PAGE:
Charlotte Country Day: Profile
When music teacher Tammy Bucy wanted to start a guitar class, her boss agreed and let her use her budget to buy inexpensive guitars. This kind of freedom to pursue new ideas for courses and curriculum is one of the many things that set Charlotte Country Day apart, Bucy says.
"To be able to teach in that kind of environment helps the teachers to be more positive, and the students are then learning from teachers who are excited about their jobs," says Bucy, who is in her twenty-eighth year at the school.
In addition to earning her master's degree and attending workshops over the years, Bucy has studied music folklore in Ireland and learned about Native American history and music while on an Alaskan cruise. She then applies what she's learned in the classroom, teaching kindergarteners Alaskan fables about diversity and songs about the Alaskan alphabet, for example.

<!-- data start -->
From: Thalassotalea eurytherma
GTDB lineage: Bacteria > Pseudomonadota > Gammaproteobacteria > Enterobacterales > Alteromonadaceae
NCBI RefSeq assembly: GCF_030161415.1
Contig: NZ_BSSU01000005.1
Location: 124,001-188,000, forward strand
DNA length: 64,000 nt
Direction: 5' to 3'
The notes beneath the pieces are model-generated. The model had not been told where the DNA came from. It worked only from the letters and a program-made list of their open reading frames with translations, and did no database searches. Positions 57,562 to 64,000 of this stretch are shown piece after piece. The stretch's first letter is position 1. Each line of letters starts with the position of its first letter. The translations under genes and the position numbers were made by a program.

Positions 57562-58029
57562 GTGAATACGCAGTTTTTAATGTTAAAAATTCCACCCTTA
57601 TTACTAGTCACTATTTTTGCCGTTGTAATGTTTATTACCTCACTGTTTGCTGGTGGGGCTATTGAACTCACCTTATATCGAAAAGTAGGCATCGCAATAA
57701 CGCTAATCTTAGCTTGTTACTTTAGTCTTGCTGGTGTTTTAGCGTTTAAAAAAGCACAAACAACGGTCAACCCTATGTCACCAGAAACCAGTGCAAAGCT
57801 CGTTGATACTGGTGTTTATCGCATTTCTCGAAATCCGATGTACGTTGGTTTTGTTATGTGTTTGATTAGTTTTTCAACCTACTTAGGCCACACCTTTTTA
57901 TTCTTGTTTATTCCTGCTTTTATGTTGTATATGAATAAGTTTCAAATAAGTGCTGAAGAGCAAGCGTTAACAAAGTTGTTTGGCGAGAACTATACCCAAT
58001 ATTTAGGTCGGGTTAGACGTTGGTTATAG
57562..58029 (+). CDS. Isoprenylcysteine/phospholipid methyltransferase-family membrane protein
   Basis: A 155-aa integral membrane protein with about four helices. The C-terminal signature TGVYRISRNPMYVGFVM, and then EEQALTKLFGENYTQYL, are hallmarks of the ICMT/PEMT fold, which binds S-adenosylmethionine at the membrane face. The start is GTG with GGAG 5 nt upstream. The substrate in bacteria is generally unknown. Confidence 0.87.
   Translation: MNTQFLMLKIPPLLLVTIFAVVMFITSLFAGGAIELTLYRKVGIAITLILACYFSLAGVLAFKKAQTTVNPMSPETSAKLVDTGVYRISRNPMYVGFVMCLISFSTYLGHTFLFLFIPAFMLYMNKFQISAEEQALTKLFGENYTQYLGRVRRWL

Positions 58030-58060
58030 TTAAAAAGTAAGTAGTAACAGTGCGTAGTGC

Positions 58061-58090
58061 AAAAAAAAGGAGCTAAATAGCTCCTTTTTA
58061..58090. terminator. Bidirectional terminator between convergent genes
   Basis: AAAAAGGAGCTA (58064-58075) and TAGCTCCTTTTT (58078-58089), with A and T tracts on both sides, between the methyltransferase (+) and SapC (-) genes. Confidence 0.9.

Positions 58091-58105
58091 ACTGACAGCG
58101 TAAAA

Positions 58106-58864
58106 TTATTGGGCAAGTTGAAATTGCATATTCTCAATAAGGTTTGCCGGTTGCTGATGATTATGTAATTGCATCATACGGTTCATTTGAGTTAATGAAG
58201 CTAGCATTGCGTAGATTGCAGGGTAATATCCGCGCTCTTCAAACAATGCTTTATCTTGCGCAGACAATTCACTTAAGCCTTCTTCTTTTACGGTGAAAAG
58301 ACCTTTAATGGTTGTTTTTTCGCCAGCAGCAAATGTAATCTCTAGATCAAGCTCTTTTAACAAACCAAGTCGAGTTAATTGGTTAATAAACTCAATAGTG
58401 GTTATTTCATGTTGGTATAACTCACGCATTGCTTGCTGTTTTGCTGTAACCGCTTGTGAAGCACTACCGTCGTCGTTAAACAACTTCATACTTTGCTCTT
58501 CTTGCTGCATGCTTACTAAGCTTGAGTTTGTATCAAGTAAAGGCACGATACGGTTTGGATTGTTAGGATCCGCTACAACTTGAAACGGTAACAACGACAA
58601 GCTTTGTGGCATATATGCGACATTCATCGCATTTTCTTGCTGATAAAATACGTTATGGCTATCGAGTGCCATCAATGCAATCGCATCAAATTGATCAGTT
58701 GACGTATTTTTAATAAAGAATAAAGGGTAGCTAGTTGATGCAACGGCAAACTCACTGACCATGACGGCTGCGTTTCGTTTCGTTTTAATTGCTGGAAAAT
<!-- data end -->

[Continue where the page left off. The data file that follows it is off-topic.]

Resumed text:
Bucy and other specialty area teachers work with classroom teachers to integrate the curriculum so young students make deeper connections. When her kindergarteners were studying families in their classroom, Bucy taught them about the families of instruments and had upper-school band and orchestra students come in to perform.
Bucy says Country Day students are well prepared for college, and that the school provides a variety of opportunities for them to excel. Her two children were "lifers" at the school and now have doctoral degrees.
"It is a rigorous curriculum, but the students seem to be able to excel," she says. "They certainly have a lot of nurturing from the teachers."